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Analysis of last year's census figures showed Otago had the third-highest use of coal for domestic heating (14%), behind Southland (36%) and the West Coast (56%), council air quality scientist Deborah Mills said.
Other regions reported household use of coal less than 4%.
Even though the region's use of coal was way above average, it had halved from 32% in 2001 to 14% last year. When a multifuel burner was removed from a house and replaced with a heat pump or gas, about 300g of PM10 (small particulates) a day was removed from the atmosphere. When it was replaced with a compliant wood burner, about 120g to 200g was removed.
In Otago, Clutha district had the highest use of coal (40%) and Queenstown Lakes district the lowest (7%). In Dunedin, 14% of homes used coal.
While coal use was well below the Otago average in Wanaka and Arrowtown, the towns had higher than the national (37%) and Otago (54%) use of wood for heating, at 67% and 59% respectively.
Overall, use of wood in Otago had dropped slightly in the same period, from 62% to 56%.
While the percentage of households using wood for heating was slowly decreasing, the numbers of households using wood was increasing due to rises in population and housing in the Queenstown Lakes district, she said.
''With the introduction of strict emission limits on new wood burners in 2005, even though the total amount of emissions is increasing with housing growth, the rate of increase has slowed.''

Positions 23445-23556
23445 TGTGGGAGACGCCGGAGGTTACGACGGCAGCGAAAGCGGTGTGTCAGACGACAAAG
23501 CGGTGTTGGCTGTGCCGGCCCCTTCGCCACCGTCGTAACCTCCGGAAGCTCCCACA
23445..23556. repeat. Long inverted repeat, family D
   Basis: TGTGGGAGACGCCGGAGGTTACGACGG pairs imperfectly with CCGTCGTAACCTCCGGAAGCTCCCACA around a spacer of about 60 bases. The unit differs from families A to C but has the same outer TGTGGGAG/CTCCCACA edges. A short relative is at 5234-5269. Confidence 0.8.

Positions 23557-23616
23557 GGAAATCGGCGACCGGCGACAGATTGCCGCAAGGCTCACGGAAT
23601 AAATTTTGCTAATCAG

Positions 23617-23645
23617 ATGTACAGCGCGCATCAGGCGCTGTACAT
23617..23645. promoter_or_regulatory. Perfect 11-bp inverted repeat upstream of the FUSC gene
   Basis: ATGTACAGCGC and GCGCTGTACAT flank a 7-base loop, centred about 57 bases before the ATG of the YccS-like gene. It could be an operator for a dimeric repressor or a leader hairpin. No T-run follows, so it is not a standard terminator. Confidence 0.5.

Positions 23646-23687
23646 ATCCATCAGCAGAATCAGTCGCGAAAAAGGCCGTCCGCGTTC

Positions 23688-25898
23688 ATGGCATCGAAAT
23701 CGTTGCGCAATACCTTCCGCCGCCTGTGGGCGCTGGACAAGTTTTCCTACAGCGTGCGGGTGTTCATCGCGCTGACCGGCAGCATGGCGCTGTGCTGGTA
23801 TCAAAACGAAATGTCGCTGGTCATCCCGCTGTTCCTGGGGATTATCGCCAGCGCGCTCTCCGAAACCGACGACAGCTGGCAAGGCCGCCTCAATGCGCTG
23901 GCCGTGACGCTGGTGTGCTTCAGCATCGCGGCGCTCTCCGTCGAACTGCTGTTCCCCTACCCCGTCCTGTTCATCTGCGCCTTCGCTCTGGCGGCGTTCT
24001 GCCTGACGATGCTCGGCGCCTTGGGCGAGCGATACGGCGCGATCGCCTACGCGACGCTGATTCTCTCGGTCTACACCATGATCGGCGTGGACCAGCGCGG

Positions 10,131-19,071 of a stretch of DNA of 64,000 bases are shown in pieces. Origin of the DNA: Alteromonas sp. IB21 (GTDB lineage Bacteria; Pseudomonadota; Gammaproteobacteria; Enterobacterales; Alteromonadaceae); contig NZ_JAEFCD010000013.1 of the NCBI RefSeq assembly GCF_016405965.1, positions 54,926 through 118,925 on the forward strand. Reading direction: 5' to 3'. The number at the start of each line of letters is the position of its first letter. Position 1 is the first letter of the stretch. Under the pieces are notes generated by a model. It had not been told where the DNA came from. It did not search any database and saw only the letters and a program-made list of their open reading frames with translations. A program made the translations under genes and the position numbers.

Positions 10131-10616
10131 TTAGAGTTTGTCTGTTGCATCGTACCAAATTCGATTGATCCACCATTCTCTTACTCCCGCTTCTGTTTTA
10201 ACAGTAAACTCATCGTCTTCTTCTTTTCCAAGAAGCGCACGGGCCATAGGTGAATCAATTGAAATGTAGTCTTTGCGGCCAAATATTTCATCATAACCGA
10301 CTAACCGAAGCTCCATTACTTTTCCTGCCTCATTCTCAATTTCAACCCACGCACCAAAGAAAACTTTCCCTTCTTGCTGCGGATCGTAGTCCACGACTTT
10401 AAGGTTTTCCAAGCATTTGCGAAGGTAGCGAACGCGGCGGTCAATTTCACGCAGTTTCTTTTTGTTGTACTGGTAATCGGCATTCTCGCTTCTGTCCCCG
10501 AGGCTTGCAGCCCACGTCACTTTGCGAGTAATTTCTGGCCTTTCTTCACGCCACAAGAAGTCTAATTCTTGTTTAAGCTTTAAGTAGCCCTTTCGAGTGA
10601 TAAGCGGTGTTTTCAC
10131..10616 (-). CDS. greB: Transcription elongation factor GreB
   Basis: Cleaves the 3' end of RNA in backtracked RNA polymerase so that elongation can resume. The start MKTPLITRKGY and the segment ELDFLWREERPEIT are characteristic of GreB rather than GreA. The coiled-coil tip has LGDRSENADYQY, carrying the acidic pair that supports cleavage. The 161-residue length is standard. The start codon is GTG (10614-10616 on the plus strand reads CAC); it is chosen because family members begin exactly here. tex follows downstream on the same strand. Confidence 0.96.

Council engineering, hazards, and science director Gavin Palmer said social issues influenced people's choice of fuel: ''It's logical when coupled with climate why people heat this way.''
Coal use dominated communities where a source of coal was nearby and where people connected to the mine got free coal.
Milton had the highest coal use in the region at 28%, down from 56% in 2001.
''Having a free source is the driver of greater use. It is something that does not occur in other parts of New Zealand.''
Coal was not as clean burning as other forms of heating and produced a greater amount of particulate material producing air pollution, he said.
Otago air plan rules which came into effect last year effectively banned the use of coal for home heating and older burners, including open fires in the worst air polluting towns of Arrowtown, Alexandra and Cromwell. As a result, coal use in Alexandra had dropped from 25% in 2001 to 2% last year.
People often had access to free sources of wood which drove its use, but the issue was the dryness of the wood, he said.